Catapult Into IWES' New, Innovative Sexual Health Education Program & Research Study


As 2018 wound down, our most recent sex education initiative ramped up. Since last November, 237 young adolescents have been enrolled into seven cycles of Catapult in schools across New Orleans. What’s Catapult, you may ask? To answer that question, we have to start with the Global Early Adolescent Study (GEAS).

The Global Early Adolescent Study (GEAS) is a collaboration between the Johns Hopkins University Bloomberg School of Public Health and the World Health Organization. This international project aims to understand the factors in early adolescence that make a young person more likely to engage in risky sexual health behaviors while it simultaneously promotes healthy sexuality. IWES is proud to host the only site in North America, joining peers in nine countries around the world. What’s more, we are one of the few sites utilizing both a gender-transformative and trauma-informed framework in our curriculum. Still not sure how we got to Catapult? We chose this name for our local implementation of the GEAS to align with the recent relaunch of our youth-focused social media channels (find us at @catapult_iwes), which center around the impact of thoughts on feelings and actions to promote positive youth development.

Equal parts exciting and shocking, young people's voices and experiences with relationships, puberty, healthy behaviors, bullying, violence, mental health and gender attitudes have not been elevated on this scope or scale in over 20 years, when the Add (Adolescent to Adult) Health Study was initiated. Between 1994 and 1995, Add Health posed a set of questions to American students in grades 7-12, with the hopes of returning to speak to them in adulthood. While researchers successfully reconnected with 88% of those students initially surveyed in 2008, an overwhelming amount of the findings published have been correlations found about these young people’s circumstances, rather than lessons learned from their own voices. Flawed as the findings may be, since Add Health, no such study has attempted to lift up young people’s voices on the issues that most inform their growth as teens, nor health as adults, on this scale.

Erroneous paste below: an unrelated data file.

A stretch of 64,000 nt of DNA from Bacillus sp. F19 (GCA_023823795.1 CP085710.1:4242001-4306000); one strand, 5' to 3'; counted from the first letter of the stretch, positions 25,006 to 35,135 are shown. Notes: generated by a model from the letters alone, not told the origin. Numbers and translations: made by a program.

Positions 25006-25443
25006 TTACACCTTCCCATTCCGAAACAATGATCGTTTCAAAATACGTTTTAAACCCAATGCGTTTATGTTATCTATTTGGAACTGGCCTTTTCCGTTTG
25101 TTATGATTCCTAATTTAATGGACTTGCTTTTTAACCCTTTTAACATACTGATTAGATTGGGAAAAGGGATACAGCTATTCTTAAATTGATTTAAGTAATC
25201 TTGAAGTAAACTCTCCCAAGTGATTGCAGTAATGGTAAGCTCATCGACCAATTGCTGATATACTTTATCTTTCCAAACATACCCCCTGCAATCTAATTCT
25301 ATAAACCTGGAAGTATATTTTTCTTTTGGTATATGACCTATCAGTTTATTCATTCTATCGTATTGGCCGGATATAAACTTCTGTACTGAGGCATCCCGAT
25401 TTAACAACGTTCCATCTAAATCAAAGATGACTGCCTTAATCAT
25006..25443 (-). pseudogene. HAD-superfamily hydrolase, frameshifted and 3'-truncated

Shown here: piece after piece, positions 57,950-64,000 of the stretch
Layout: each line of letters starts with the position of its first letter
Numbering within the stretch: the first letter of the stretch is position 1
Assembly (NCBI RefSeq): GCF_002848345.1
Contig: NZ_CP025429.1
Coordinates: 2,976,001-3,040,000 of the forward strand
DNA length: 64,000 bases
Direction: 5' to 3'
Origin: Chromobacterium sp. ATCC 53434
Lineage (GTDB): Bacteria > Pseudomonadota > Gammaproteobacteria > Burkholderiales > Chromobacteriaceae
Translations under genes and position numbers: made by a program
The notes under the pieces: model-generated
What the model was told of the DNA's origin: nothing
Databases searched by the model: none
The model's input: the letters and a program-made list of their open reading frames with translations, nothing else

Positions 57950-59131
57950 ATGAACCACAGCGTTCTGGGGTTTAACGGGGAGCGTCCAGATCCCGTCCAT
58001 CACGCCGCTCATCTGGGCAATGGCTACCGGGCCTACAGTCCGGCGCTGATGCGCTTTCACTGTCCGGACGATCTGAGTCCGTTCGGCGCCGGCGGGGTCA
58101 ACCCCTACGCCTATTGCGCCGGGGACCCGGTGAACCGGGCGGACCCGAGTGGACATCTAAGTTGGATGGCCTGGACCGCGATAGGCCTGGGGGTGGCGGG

While IWES continues to teach the next generation of New Orleanians knowledge and skills that will help them live their most healthy lives, the students, in turn, have a chance to teach the world about what it means to move through modern times as a young teen. Catapult participants are able to provide this insight into their realities over a long period of time because the study will stay in touch with each of our youth participants for three years, devoting special attention to how their experiences change.

With over 230 students already participating at four local middle schools, the Catapult team has found both our momentum and our stride. We are in conversations with 3 more sites at present, and are ready to launch our next round of evaluation and health education before Mardi Gras. We also plan to launch more cycles later in the Spring semester. In that vein, Catapult is still accepting school partners for both Spring and Fall 2019. Please contact Gabrielle Freels at or (504) 599-7712 to schedule a meeting to learn more.

Iman ShervingtonComment